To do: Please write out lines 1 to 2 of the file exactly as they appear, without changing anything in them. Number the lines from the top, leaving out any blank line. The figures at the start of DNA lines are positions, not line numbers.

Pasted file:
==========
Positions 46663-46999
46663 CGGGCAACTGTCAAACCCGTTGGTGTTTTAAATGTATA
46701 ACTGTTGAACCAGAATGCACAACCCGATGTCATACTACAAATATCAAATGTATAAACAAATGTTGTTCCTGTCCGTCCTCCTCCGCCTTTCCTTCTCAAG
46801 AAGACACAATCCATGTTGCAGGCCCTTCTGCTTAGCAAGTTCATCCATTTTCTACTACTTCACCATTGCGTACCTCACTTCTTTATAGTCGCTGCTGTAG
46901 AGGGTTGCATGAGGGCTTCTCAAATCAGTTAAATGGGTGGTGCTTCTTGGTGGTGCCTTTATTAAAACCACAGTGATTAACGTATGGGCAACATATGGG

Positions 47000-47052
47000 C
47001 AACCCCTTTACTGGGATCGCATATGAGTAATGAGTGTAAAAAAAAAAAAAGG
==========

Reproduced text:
Positions 46663-46999
46663 CGGGCAACTGTCAAACCCGTTGGTGTTTTAAATGTATA